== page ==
Randall Evans, Jr., 1969-1976
Randall Evans, Jr. was born May 3, 1906, in Thomson, Georgia into a large, poor, but hard-working family. He attended McDuffie County Schools and there attained good marks and the position of captain on the track team. After graduation, he could not afford to go to college. Instead, he started the study of law at Maynard Law School in Macon, Georgia under the tutelage of Lige Maynard. He earned his L.L.B. degree after seventy days as Maynard's apprentice, graduating in 1924. Thereafter, Randall Evans, Jr., passed the bar exam at age 18. He practiced as an associate under Lige Maynard in 1925. After a year of practice with Maynard, Evans decided that he would rather return to his home town of Thomson, Georgia, and did so in 1926. There, he started a law practice with his brother Jack Evans, which joint practice lasted roughly a year. In 1927, Randall Evans, Jr. started his individual law practice in Thomson, Georgia. His practice consisted of general practice which gradually grew into a well-renowned personal injury tort litigation practice. In 1929, at age 23, he became the youngest elected state representative to ever sit in the Georgia General Assembly. While serving in the legislature, he served simultaneously as City Attorney for Thomson and County Attorney for McDuffie County. On Christmas Day, 1930, he married the love of his life, the beautiful Tullyne Moye of Wrightsville, Georgia.
His reputation spread from near to far as a steadfast defender of "the little man," the underdog, who was injured, hurt, and helpless, and one who worked tirelessly to vindicate his client's rights. His time was divided between public service and private practice for his clients. Not only did he serve in both the Georgia State Senate and the House of Representatives, he also became the youngest Speaker of the House of Representatives when the honor came to him at age 35. He even ran for governor of the State of Georgia before returning to his beloved clients back home. He was at home in a Courthouse, having tried cases in almost every county in this fine state. When in time of trial, Randall Evans, Jr. considered it a battle to the death for his client. He believed totally in his client's causes, and he gave unselfishly of himself in representing them. His deep feelings and emotional involvement in a case were passed through to the jury when arguing to them by his great fervor and zest in presenting his case. And usually, justice was on the side of Randall Evans, Jr., as the juries returned verdicts in his clients' favor. He would return home to his great and faithful lifelong companion, Tullyne, and he would smile into her beautiful face and say "you can't win 'em all, but we won this one."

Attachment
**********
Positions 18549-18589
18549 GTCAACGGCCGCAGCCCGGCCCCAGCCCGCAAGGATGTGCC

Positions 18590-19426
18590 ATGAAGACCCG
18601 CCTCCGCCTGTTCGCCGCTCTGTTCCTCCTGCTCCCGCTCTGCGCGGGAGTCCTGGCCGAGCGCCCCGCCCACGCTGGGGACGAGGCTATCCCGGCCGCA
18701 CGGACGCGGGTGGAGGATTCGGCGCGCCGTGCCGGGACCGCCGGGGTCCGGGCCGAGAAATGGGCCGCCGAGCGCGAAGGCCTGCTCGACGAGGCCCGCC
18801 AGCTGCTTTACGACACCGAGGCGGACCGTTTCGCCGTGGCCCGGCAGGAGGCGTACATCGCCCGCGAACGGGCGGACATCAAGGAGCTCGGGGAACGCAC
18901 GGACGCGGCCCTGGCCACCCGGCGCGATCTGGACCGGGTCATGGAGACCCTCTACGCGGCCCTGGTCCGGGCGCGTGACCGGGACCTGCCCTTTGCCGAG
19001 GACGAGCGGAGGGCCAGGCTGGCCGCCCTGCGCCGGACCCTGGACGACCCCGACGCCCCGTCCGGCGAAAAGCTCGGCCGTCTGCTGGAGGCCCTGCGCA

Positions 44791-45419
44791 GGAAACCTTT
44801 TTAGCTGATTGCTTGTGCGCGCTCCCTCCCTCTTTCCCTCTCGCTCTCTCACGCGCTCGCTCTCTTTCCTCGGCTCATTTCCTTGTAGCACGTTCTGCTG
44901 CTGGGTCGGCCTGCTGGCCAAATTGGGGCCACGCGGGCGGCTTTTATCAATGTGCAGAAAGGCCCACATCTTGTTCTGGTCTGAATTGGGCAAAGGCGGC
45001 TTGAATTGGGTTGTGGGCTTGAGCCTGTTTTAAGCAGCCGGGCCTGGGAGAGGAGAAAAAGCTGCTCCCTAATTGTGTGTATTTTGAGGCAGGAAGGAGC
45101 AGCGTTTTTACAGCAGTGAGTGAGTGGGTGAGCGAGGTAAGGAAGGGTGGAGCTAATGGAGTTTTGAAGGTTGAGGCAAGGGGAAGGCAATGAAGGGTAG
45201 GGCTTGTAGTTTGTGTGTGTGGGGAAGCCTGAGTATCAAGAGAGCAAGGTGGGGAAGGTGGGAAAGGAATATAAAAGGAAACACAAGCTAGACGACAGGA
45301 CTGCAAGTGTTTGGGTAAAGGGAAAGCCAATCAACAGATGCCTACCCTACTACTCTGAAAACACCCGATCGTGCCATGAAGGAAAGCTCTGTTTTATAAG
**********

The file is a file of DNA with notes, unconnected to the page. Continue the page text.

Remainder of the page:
His fifty-seven year legal career was marked for a change in 1969. It was then that Governor Lester Maddox approached Evans with an offer to appoint him to the Georgia Court of Appeals. Randall Evans, Jr., exhibiting frank sincerity and brashness, quickly informed Governor Maddox that he did not vote for him. That did not mean anything to Governor Maddox, who only sought to appoint a man of high wisdom to the jurists then sitting on the Court of Appeals. Thus, Evans ascended the bench. He served in that capacity with fairness and a continuous legal analytical approach that will always benefit those who study his opinions. In 1975, he was bestowed a unique honor by being awarded "Most Outstanding Appellate Judge in the Nation" by the Association of Trial Lawyers at their meeting in Ontario, Canada.
A year later, Judge Randall Evans, Jr. stepped down from the bench into a well-deserved retirement. He left the capitol for his home of Thomson, Georgia. Evans soon found that his retirement was to be short-lived, for lawyers throughout the State of Georgia were constantly calling him, seeking his learned and sage advice. He constantly counseled attorneys who were in the midst of trial as to how to pursue strategies that would best help their clients' cases get to the jury. A young lawyer once told Randall Evans, Jr. of a remark the young lawyer made to the opposing counsel when on trial. That is, the young lawyer looking across the way at the three opposing counsel, who were older, more experienced, and very sure of their case, told them "I have something that you do not have. I have a secret weapon." The other, older lawyers looked at him curiously and asked, "What is it that you have, what is your secret weapon?" The young lawyer replied, slowly, quietly, but yet very proudly, "I have Randall Evans, Jr.'s phone number in my pocket."
On November 30, 1986, Randall Evans, Jr. passed away. With his passing, Georgia lost one of the finest men of this state. He was an orator, author, statesman, scholar, lawyer, judge, advocate, and a friend. However, Georgia's loss was Heaven's gain.
182 Georgia Appeals Reports, pages XXXI-LX